One of the principles in the Truth and Reconciliation report notes that reconciliation is a process of healing relationships. In the health care system, we know intuitively that any physical healing process starts with understanding the full extent of the injury. It is no different culturally or historically. We can only engage in this healing process if we remember that the wounds we are seeing are not new, but ones we have let fester.

With the creation of the Saskatchewan Health Authority, we have the opportunity to move forward on system-wide initiatives that strengthen our bonds across diverse groups, while still celebrating our differences. Making meaningful progress on the disparities we see in health outcomes will depend on it. Given the strength of character we see every day among our health care providers, I am confident we will be able to use the difficult moment we are in right now to create real change in the years to come.

If you have questions, feedback or ideas about how we can address the issues outlined in this message, please feel free to

Scott Livingstone
CEO, Saskatchewan Health Authority

Transition Update - February 7, 2018

I am pleased to report this week on a number of key actions and initiatives that are helping advance the integration of our health system:

The Saskatchewan Health Authority (SHA) now has a provincial library service. The SHA library website integrates all Saskatchewan Health Information Resources Program (SHIRP) resources with Health Authority subscriptions to make access as seamless as possible for all physicians and staff.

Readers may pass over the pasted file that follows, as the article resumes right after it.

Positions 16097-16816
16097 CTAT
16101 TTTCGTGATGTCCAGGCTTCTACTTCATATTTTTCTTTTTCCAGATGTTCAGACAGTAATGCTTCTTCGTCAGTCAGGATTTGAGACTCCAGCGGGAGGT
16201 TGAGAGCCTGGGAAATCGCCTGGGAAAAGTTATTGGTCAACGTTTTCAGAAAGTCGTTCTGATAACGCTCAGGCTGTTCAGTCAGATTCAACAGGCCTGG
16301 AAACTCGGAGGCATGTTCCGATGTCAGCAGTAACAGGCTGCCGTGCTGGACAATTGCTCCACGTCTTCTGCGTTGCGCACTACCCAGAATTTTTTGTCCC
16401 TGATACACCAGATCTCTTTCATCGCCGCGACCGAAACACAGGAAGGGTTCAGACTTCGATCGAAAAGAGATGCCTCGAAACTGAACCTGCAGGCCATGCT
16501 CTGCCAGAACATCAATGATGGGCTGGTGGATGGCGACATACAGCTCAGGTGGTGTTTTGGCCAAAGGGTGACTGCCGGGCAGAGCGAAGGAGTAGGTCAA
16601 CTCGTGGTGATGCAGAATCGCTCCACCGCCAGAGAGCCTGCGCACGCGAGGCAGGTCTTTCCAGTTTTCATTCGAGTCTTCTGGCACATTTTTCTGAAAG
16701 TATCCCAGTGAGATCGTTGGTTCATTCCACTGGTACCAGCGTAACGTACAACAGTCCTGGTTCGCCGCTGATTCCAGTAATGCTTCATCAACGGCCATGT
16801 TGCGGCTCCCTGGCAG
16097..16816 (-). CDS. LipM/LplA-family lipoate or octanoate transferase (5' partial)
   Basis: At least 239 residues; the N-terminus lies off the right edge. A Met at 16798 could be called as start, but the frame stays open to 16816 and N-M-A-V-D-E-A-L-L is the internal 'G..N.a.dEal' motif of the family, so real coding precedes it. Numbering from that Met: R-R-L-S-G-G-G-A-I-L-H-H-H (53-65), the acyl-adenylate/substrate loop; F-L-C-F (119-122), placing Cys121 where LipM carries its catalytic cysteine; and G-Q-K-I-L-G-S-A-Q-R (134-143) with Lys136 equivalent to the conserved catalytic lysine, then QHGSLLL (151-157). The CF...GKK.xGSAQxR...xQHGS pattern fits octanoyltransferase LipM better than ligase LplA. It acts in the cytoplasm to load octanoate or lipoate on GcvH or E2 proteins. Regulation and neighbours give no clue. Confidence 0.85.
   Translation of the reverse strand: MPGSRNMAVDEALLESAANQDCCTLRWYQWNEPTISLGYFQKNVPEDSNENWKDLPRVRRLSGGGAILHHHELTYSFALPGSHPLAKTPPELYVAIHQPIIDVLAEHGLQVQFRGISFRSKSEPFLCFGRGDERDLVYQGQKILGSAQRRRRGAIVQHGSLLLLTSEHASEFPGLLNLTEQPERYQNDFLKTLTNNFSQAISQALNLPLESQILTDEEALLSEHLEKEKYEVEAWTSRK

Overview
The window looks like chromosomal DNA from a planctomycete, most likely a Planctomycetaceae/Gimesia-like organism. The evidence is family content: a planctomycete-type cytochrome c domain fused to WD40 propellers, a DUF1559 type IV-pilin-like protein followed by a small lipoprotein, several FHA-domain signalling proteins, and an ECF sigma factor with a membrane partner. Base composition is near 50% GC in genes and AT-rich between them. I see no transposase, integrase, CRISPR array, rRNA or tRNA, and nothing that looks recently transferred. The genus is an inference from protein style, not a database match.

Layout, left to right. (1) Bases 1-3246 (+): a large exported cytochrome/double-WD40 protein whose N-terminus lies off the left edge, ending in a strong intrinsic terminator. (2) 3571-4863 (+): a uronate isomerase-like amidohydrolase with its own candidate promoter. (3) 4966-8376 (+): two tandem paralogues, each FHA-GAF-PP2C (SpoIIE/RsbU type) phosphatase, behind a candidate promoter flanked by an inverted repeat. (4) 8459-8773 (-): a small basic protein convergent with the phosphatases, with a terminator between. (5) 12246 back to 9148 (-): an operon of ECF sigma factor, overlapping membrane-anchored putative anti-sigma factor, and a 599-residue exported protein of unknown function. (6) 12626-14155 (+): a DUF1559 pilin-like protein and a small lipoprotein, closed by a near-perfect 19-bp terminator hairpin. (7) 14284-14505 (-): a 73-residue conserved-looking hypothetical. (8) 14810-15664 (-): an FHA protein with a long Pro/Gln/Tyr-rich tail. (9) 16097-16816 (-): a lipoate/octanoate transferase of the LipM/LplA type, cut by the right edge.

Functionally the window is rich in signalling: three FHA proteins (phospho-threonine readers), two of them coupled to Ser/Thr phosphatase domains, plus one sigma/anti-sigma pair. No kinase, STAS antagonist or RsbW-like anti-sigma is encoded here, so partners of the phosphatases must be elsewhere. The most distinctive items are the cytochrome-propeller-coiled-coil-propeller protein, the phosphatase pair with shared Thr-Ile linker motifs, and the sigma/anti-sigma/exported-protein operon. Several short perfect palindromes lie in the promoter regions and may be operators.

Work is underway to integrate the Saskatchewan Association of Health Organizations (SAHO) and the Physician Recruitment Agency of Saskatchewan (PRAS) into the SHA. The target is summer 2018 to have this work completed.

The key financial elements to support the transfer of the Saskatchewan Disease Control Laboratory, recently renamed the Roy Romanow Provincial Laboratory, to the SHA on April 1, 2018 are largely complete.

One of the areas of success we are seeing in the early days of the SHA is the new dyad model built into the organizational structure of the Executive Leadership Team (ELT). This model pairs Vice Presidents with Physician Executives as co-leaders in each clinical portfolio. These Physician Executives play an equal role to the Vice-Presidents, with shared responsibility and accountability for performance of the health system in their respective areas of responsibility. The model is already proving its value by ensuring physicians play an active role in the planning and decision-making of the SHA. We will continue to communicate more in the weeks and months ahead on how the dyad model works and how it is going to strengthen our ability to transform health care in Saskatchewan.

As with any large-scale transition, there are challenges. One of them is fulfilling a key priority of ELT to improve communications with our practitioners and staff. We continue to work on strengthening the communication channels that reach all of our internal and external stakeholders. Last week gave us one small victory: we were able to reach thousands of health staff and physicians through a newly created email distribution list for everyone with an SHA email address. However small the victory, it was a tangible sign of our integration.

Small victories like this one are creating the foundation for our larger efforts to transform health care in Saskatchewan. On any given day, the change may seem imperceptible, but each small step forward adds up. Every day we make progress towards a more integrated health system that improves access to high quality, timely patient care for all Saskatchewan residents. Thank you for your support on this journey.

You can access these weekly updates on the Transition page of the Intranet. If you have questions, feedback or ideas, please feel free to

Scott Livingstone
CEO, Saskatchewan Health Authority